We are not a family of means. We are not even close to middle class but we work hard, volunteer, donate and teach our children that even though there are “things” they “just have to have,” there are plenty who have far less so be appreciative of what we do have. 

I am tired of hearing “Come on lady, you can afford a buck. Look at you!” and several similar statements within a few blocks. If I have anything to spare, I’ll totally buy you a burrito or give you my change, just don’t be rude, friend! I’m tired of reading how I am expected to provide for others when we barely provide for our own and without outside help. 

I’m tired of explaining to my children why we need to cross the street to avoid a belligerent person trying to engage us with negativity. I am tired of being forced to leave an area on a family walk to avoid yet another needle. Agreed these examples do not apply to everyone. 

Nobody bitches about the good, right? Still the problems remain and seem to grow on the not-so-good side of the coin. Please clean up after yourselves. Please clean up after those who choose not to. Please find a way to be productive and earn your keep in this beautifully diverse city. 

I acknowledge you, I respect you and I feel you as a human being. Won’t you do the same?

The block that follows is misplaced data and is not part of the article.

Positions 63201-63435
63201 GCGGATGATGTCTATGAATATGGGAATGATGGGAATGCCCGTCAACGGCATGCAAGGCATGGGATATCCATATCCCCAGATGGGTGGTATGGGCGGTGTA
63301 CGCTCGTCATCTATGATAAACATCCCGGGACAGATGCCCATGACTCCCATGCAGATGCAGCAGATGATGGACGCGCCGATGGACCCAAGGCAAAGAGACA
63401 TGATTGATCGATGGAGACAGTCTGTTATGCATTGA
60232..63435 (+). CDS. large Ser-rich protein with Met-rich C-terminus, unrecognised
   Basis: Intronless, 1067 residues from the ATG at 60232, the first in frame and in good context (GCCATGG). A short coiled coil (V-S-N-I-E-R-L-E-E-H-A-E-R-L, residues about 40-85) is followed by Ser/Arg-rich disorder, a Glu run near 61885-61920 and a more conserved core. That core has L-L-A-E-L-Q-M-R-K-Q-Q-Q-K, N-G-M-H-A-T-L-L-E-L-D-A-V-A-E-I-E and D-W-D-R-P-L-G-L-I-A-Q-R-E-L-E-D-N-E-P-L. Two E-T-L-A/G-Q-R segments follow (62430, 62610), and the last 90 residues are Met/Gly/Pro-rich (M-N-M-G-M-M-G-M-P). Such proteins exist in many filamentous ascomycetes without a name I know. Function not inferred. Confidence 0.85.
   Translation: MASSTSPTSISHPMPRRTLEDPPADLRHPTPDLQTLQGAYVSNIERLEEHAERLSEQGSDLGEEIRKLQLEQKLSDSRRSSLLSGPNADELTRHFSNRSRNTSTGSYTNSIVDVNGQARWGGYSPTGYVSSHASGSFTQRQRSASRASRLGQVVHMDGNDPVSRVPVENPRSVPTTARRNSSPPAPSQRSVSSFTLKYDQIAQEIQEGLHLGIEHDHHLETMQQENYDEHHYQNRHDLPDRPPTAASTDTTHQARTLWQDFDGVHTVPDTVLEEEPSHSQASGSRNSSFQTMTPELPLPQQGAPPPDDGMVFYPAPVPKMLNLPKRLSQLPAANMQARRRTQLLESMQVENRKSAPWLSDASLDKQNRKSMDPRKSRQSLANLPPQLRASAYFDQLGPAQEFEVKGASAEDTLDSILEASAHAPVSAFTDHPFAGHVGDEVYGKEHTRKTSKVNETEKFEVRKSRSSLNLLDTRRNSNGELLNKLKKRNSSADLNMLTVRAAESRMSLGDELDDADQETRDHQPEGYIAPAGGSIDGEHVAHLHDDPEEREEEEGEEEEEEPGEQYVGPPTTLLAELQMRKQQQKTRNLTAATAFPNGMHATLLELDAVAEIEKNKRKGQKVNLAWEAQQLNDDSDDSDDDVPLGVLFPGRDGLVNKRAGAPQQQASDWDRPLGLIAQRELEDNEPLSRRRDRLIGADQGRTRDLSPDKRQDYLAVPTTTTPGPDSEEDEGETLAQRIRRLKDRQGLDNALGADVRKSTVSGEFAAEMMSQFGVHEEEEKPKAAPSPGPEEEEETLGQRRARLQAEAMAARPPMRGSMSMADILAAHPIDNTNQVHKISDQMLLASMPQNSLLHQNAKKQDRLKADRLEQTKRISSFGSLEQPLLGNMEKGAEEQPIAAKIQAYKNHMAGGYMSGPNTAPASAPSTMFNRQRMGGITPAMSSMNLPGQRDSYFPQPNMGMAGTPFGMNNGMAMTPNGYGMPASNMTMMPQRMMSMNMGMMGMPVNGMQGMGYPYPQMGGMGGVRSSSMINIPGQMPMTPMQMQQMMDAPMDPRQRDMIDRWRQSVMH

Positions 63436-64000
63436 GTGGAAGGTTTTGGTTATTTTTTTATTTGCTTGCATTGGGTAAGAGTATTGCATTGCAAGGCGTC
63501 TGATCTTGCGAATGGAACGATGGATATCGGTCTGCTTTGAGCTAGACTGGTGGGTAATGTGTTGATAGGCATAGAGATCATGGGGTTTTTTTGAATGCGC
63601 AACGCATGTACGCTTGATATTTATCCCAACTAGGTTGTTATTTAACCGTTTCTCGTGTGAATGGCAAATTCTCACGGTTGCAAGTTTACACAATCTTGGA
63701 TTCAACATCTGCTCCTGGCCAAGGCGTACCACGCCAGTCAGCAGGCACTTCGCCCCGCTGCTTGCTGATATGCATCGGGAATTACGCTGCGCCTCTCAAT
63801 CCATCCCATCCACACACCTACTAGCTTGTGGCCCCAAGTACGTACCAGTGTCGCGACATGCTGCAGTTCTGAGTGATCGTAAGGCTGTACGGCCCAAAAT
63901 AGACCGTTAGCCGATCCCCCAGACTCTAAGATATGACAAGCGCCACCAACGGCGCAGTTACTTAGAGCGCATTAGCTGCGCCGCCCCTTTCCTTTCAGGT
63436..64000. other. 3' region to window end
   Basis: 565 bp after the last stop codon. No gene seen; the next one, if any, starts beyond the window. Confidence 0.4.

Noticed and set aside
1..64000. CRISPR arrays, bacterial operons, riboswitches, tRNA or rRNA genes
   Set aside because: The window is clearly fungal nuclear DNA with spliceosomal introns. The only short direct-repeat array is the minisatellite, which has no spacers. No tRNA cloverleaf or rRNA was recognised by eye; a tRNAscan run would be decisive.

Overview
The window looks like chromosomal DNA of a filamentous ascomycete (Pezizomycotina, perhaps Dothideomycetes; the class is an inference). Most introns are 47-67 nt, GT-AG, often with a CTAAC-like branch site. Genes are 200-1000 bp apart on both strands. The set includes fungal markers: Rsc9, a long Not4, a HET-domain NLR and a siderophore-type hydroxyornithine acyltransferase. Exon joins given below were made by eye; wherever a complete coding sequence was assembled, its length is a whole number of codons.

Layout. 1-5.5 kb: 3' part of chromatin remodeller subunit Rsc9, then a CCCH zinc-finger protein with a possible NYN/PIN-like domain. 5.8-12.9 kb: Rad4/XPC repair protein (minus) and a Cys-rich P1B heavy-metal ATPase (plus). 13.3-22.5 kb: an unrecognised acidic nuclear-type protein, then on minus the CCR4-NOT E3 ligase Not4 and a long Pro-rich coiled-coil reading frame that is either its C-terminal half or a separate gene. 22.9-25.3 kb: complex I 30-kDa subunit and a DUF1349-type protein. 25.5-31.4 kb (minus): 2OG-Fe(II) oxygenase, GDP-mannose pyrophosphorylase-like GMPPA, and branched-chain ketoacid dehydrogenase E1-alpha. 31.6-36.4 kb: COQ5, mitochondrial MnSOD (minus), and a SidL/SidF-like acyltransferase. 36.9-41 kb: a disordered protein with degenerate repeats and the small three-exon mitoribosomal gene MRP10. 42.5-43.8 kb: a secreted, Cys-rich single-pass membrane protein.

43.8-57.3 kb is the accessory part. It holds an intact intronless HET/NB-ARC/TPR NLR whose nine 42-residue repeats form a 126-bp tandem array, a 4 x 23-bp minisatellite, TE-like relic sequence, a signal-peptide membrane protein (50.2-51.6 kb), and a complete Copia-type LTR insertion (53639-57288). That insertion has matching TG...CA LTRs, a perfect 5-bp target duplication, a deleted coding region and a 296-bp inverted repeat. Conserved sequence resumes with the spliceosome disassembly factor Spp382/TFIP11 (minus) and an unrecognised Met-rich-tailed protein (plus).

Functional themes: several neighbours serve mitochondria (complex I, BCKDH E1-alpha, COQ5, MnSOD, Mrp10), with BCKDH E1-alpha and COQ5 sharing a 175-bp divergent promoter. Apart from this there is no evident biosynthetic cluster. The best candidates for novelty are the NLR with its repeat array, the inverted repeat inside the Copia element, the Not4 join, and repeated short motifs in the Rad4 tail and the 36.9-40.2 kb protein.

JeanMarie Indell, Eugene


Legislators from Oregon with ties to the timber industry are very short-sighted and narrow-minded, looking only at “board feet” concerning our forests. The DeFazio O&C bill to clearcut 1.6 million acres of federal public forests in Oregon is an outrage. We must change our strategies for jobs and revenue or we will have much bigger issues to deal with such as loss of biodiversity, food and water shortages within the next 30 years.

Reps. Val Hoyle, John Lively and Caddy McKeown have the same “clearcut the forest” business-as-usual attitude, which contributes to climate change, species extinction and accumulating toxins in our air, water and soils. Our state economy relies on tourism and fishing as well as logging and this clearcut bill would hurt those industries. There are 20 to 30 years of work thinning our public forests with many more jobs than clearcut logging. The timber harvest tax is shamefully low; let’s increase that for the struggling county budgets. 

We have some of the best forests in the world for carbon sequestration here in western Oregon and should promote getting paid for carbon offsets, a win-win which would also help restore health to our forests. Diverse age and species of trees fare far better in forest fires than the tree plantations we have on private forestland. There are alternative options that will require intelligence, wisdom and no political favors to the logging industry in order to restore our forests and a healthy future for generations to come. The insanity and greed must stop.

Donald Alexander, Dexter